Chapter

. Strong Nation, Stone Nation

Gregory Clancey

in Earthquake Nation

Published by University of California Press

Published in print January 2006 | ISBN: 9780520246072
Published online March 2012 | e-ISBN: 9780520932296 | DOI: http://dx.doi.org/10.1525/california/9780520246072.003.0002
. Strong Nation, Stone Nation

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Kōbudaigakkō's zōka course was only one of a number of sites constructing new archi-technical models for Meiji Japan. Compromise within daiku culture had actually begun under the Tokugawa regime, and by the time zōkagaku arrived was even taking on the characteristics of a creole — a pidgin that moves from being strictly a language of trade between foreigners to one used in domestic communication. By the late 1870s ɀōkagaku came to define “architecture.” Yet “architecture”had as yet no monopoly on imagining Western-style governmental and factory buildings.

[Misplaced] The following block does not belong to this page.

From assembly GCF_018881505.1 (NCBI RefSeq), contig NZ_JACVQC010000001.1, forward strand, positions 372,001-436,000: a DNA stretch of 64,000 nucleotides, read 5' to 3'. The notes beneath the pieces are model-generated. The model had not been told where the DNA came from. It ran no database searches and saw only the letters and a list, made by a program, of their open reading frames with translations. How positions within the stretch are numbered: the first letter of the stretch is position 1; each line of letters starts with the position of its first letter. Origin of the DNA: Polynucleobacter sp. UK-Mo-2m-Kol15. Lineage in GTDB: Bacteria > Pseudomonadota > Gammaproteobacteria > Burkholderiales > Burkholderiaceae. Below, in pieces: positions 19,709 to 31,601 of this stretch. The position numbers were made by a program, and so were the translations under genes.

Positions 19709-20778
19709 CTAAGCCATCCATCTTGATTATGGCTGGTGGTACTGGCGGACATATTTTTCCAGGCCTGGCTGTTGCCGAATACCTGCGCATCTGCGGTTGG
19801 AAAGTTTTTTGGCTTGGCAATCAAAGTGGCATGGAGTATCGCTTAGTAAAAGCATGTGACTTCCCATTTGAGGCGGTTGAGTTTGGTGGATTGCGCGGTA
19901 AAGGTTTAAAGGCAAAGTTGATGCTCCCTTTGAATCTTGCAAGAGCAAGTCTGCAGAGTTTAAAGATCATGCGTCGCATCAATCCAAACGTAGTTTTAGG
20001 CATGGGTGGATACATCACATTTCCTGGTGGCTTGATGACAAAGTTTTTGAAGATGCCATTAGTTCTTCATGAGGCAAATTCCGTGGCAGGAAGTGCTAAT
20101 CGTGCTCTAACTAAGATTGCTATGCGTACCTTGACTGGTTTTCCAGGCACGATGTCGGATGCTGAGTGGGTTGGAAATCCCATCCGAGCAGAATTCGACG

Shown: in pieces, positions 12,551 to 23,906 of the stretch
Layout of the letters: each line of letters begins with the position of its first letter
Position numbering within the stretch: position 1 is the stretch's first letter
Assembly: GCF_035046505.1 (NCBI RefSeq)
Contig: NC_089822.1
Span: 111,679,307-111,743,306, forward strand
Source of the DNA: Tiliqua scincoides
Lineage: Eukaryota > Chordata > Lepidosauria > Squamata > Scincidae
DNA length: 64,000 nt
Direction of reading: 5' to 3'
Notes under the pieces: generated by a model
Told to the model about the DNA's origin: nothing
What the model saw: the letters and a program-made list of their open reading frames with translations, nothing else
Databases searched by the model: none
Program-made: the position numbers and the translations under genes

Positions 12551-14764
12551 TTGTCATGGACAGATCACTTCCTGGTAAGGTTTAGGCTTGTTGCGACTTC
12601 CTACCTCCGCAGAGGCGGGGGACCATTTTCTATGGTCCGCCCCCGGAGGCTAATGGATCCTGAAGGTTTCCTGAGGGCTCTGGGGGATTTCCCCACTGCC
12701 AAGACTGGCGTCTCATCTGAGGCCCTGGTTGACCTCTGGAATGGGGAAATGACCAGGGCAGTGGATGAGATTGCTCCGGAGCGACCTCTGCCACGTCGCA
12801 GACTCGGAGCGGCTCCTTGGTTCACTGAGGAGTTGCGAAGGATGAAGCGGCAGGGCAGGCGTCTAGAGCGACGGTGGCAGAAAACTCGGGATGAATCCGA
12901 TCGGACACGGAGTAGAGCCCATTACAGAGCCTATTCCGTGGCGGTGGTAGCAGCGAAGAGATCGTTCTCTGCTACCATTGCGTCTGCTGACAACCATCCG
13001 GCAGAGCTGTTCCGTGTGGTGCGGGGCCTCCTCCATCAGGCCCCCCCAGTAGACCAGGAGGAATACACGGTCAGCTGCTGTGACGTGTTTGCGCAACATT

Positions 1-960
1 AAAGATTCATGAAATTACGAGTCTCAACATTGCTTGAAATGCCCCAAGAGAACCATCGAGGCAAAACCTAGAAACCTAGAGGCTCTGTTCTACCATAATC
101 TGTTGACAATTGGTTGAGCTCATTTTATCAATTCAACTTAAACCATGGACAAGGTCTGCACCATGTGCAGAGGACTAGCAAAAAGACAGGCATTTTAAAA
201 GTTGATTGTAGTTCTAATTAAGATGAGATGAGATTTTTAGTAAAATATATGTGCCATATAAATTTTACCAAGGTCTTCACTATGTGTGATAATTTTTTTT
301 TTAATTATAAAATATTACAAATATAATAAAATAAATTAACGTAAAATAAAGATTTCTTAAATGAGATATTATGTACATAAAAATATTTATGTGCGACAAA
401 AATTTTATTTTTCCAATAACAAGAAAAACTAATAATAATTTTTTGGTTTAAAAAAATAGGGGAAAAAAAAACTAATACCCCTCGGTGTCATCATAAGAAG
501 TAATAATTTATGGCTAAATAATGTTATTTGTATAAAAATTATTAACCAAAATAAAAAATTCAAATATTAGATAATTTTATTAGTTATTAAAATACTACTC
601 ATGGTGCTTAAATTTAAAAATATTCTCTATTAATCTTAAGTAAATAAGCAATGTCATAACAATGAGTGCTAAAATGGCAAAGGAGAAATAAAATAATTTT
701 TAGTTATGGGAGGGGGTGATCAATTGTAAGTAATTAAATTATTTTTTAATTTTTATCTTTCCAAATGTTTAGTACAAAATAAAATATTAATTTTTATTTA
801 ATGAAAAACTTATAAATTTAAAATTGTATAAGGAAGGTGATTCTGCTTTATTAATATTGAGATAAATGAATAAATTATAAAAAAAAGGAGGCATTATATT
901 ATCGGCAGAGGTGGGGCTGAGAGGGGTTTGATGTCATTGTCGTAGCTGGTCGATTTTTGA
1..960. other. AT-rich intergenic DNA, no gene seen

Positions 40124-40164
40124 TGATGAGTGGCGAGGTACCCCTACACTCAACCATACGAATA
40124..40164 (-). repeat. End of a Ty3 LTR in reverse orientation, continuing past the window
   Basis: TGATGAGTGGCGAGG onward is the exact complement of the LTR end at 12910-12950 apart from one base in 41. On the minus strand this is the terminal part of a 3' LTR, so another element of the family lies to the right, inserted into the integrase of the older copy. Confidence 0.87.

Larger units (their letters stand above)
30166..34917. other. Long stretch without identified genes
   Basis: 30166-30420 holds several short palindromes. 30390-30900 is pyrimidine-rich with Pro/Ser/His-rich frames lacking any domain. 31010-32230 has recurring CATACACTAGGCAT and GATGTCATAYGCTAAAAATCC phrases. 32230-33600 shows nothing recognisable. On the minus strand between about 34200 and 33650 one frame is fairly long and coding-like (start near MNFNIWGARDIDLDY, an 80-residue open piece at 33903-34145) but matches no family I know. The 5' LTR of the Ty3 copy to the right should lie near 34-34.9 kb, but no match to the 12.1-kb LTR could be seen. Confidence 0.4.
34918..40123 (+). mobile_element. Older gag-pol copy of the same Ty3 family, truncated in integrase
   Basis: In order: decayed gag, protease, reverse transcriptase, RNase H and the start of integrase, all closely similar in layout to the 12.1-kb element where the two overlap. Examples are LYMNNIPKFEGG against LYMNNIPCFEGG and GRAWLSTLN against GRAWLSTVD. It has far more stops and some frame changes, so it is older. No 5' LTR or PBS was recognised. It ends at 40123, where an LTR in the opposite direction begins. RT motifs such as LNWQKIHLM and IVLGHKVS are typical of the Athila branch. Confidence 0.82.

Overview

Keywords: Meiji Japan; daiku; zōkagaku; Tokugawa regime; pidgin; Kōbudaigakkō; architecture

Chapter.  10451 words.  Illustrated.

Subjects: Asian History

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